The Star Beacon; Ashtabula, Ohio

July 23, 2013

A Rich Kelly column: Volunteers are the ones who make tournament work

For the Star Beacon

ASHTABULA — What is the first thing you think of when you hear the word “volunteer?” Oh, there are those from Tennessee who think it refers to their state and university. But think about it for a short while.

Name a public event that can run without having a whole bunch of unpaid volunteers doing the work to pull it all off so fans can enjoy what it is they are volunteering for.

Unless you were out of town or oblivious to your surrournds, you may have noticed the massive storm that blew through the area late Friday night through early Saturday morning.

Anything going on over the weekend needed a lot of people to step up. Such was the case with the Ashtabula Little League folks hosting the 11-12 year old State Baseball Tournament at Cederquist Park. The requirements are endless; the problems natural.

For an outdoor event, with teams coming from each district of Little League in the state of Ohio, lasting impressions of a positive nature are a must to pull it all off. With a weather event such as the one that came through, tournament director Frank Cole knew it would take a major effort to make both Tulino and Nappi Fields playable.

There are 11 teams represented for the tourney. They are, with district in parentheses, Ashtabula (1), Boardman (2), Avon (3), Dover Gray (4), Guernsey (5), New Albany (6), Bellevue (7), Washington Courthouse (8), Hamilton (9), Maumee (10), and Wheelersburg (11).

Families, players, friends from all the teams come in as tourists, looking to have some fun between games at Cederquist. Imagine, if you can, what will happen for everybody if the fields are not playable after heavy rains.


Cole and company had people from throughout the community and organization step up, starting well before 7 a.m. Saturday morning. There was a crowd of over 35 workers clomping around in boots and old sneakers working to get Tulino Field ready as close to scheduled play time as possible.

According to Tony Tulino, who recently was honored for his 50 years of volunteering for local Little Leagues, the drainage system is better for Tulino Field than it is for Nappi.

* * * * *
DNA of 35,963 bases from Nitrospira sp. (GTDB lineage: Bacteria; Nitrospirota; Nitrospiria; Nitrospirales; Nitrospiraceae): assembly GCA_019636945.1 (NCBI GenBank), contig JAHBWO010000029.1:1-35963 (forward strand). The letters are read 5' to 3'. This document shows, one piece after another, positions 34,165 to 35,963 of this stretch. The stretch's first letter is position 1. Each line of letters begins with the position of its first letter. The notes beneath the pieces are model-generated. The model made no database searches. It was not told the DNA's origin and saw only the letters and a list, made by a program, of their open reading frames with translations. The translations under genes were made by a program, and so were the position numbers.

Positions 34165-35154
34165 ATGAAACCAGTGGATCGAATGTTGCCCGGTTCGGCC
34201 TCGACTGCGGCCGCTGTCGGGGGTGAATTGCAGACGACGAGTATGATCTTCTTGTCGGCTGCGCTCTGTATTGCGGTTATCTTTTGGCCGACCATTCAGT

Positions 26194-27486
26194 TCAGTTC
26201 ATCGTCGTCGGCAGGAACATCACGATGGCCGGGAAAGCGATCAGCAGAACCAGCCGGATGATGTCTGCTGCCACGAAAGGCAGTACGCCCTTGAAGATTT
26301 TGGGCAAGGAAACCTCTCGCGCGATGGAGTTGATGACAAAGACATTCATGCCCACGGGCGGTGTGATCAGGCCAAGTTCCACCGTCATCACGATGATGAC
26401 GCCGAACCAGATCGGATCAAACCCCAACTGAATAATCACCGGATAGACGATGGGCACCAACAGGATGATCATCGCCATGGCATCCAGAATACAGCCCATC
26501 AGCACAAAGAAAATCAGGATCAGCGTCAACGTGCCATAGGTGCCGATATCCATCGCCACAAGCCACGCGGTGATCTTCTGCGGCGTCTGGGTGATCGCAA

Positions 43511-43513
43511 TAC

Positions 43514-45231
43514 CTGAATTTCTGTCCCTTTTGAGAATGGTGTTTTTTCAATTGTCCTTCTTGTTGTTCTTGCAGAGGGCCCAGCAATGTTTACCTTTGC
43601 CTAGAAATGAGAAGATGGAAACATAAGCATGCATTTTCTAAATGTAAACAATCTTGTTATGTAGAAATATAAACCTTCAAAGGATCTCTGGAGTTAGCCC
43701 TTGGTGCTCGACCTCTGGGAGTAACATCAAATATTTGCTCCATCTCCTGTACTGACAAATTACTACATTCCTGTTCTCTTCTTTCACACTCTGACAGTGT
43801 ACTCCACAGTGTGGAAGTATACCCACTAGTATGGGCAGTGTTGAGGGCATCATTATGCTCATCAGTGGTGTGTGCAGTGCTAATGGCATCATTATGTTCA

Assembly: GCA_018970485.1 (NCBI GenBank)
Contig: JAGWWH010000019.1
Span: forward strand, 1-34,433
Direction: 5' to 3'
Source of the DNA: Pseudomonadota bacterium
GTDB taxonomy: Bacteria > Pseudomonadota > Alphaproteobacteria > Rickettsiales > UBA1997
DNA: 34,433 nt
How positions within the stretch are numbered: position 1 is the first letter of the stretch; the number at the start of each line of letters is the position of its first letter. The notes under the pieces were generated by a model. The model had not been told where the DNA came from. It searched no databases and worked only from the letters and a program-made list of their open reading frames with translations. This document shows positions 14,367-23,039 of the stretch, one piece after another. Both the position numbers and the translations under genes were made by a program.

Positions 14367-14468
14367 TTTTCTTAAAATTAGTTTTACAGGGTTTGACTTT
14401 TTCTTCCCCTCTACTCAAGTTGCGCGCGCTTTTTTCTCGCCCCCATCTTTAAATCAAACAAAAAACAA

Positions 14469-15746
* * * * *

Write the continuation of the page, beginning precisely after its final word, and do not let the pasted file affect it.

Still, the crews doing all the things needed had Tulino Field ready only an hour and a half later than planned. Nappi Field took a bit more effort, but the games were played successfully, with a trio going on Tulino and another on Nappi later in the day.

Fortunately, high temperatures and a nice breeze helped out with the conditions.

“The weather really hit hard in the middle of the night,” Cole said. “These people have been stepping up all season getting this place ready for games, so it’s no shocker that they are all here today as well for us.”

Maybe the biggest point is letting people know who is helping to keep this great program of alive and better each year in Ashtabula. With a sparkling new building featuring concessions and restrooms, things are really on solid ground, but it didn’t happen without help.

The following is a list of those who helped contribute in the volunteer efforts:

Lew Smith, Mike Katon, Frank Cole, Todd Tulino, Lisa Boomhower, Jim Kingston, Jeff Bleil, Mark Shorts, Curtis Griffith, Les Anderson, Ron Siebeneck, Gary Novak, Jason Rice, Donna Kingston, Jared Kingston, Brianna Kingston, Grant Kingston, Jake Bleil, Josh Bleil, Joey Boomhower, Wendy Siebeneck, Zoe Campbell, Nancy Amidon, Bill Amidon, Kelsey  Amidon, Craig Campbell, Mike Czup, Boert Cole, Brian Maunus, Jason Hlavtur, Patty Cole, Crystal Cole, Robin Mayle, Tami Wisnyai, and Tammy Cole.

These are neighbors and friends trying to make a difference in the community with their efforts. No matter the event, there are others who are also able to share skills, talents, and just hard work to be a positive difference.

The aforementioned citizens have put in a load of time to turn Cederquist Park into a first class place for baseball. They have represented Ashtabula city and county with pride, and those from out of town who are here for the tournament have all talked about what a great job this group of volunteers did to make the fields and grounds beautiful.

A job well done, with pride and dignity, something we all should applaud and look into doing elsewhere ourselves.

Kelly is a freelance writer from Jefferson. Reach him a